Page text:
How does hyperloop work? Everything you need to know about magnetic levitation

Elon musk’s transport pods could revolutionise the way we travel, but how do they work?

Libby Plummer
1 Sep 2017
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First honed as a concept by Tesla and SpaceX founder Elon Musk in 2012, hyperloop is touted as the future of passenger transport.

For the uninitiated, hyperloop is a high-speed passenger transport system that involves a sealed tube through which high-speed pods move, slashing travel times. For example, the journey from London to Edinburgh - which takes more than four hours on a train -  would theoretically take just 30 minutes.

Musk has since encouraged startup firms and student-led projects to create their own versions of hyperloop. The high-speed system uses a version of magnetic levitation, but what is it and how does it work?

What is magnetic levitation?

Magnetic levitation, or maglev, is when an object is suspended in the air using only magnetic fields and no other support.

Along with super-fast maglev trains, magnetic levitation has various engineering uses including magnetic bearings. It can also be used for display and novelty purposes, such as floating speakers.

How does magnetic levitation work?

 Magnetic levitation’s best-known use is in maglev trains. Currently only in operation in a handful of countries, including China and Japan, Maglev trains are the fastest in the world, with a record speed of 375 mph (603 km/h). However, the train systems are incredibly expensive to construct and often end up languishing as little-used vanity projects.

There are two main types of maglev train technology - electromagnetic suspension (EMS) and electrodynamic suspension (EDS).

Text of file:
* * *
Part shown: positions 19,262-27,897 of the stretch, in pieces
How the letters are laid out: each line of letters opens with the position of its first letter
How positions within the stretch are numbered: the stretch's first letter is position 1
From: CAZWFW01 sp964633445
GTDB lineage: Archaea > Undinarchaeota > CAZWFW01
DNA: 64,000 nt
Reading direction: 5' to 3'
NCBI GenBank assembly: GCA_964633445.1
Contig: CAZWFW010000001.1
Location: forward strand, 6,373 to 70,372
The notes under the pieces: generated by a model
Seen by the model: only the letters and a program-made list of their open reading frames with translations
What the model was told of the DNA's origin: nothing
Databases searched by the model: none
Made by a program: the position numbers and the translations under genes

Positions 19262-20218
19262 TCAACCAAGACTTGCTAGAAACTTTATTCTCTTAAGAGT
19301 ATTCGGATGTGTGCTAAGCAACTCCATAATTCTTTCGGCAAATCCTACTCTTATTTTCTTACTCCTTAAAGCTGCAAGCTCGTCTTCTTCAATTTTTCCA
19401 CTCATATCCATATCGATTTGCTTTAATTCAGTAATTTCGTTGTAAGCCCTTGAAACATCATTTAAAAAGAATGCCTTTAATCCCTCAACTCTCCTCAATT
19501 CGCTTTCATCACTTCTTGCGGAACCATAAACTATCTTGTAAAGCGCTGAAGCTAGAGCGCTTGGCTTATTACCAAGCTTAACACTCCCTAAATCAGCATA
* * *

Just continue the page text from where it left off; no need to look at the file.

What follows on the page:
EMS uses electronically controlled electromagnets in the train to attract it to a magnetic steel track, while EDS uses superconducting electromagnets on both the train and the rail to produce a mutually repellent force that makes the carriages levitate.

A variant of EDS technology - as used in the Inductrack system - uses an array of permanent magnets on the underside of the train, instead of powered electromagnets or cooled superconducting magnets. This is also known as passive magnetic levitation technology.

How does Hyperloop use magnetic levitation?

In Musk’s original concept, the pods floated on a layer of pressurised air, in a similar way to pucks floating on an air hockey table. However, a more recent version of the technology from Hyperloop Transportation Technologies (HTT) - one of two companies leading the hyperloop race - uses passive magnetic levitation to achieve the same effect.

The technology has been licensed to HTT from Lawrence Livermore National Labs (LLNL), which developed it as part of the Inductrack system. This method is thought to be cheaper and safer than traditional maglev systems.

With this method, magnets are placed on the underside of the capsules in a Halbach array. This focuses the magnetic force of the magnets on one side of the array while almost entirely cancelling out the field on the other side. These magnetic fields cause the pods to float as they pass over electromagnetic coils embedded in the track. Thrust from linear motors propels the pods forward.

HTT’s main rival, Hyperloop One is also using a passive magnetic levitation system where pod-side permanent magnets repel a passive track, with the only input energy coming from the speed of the pod.

For both systems, air pressure in the tunnels is lowered using air pumps in order to aid the pods’ movement. The low air pressure dramatically reduces drag so that only a relatively small amount of electricity is needed to achieve top speeds.

When will hyperloop launch?

The hyperloop system does appear to be progressing with Hyperloop One recently managing to shoot a passenger pod through a test tube at 192mph (309km/h). But while impressive, it still falls well short of its 250mph (402km/h) goal.

A student team from the Technical University of Munich recently managed to reach an impressive top speed of 201mph (324km/h) on SpaceX’s custom-built 1.5km test track in Hawthorne, California. The extraordinary achievement was part of Elon Musk’s Hyperloop Pod Competition.

The first commercial hyperloop track could be built by Hyperloop One in the UAE, after the company agreed a feasibility study with the  Dubai Roads and Transport Authority (RTA). The proposed system would connect Dubai and Abu Dhabi with a mere 12-minute journey. However, despite various proposed projects around the globe, critics claim that hyperloop infrastructure is far too costly to ever develop into a comprehensive transport system.

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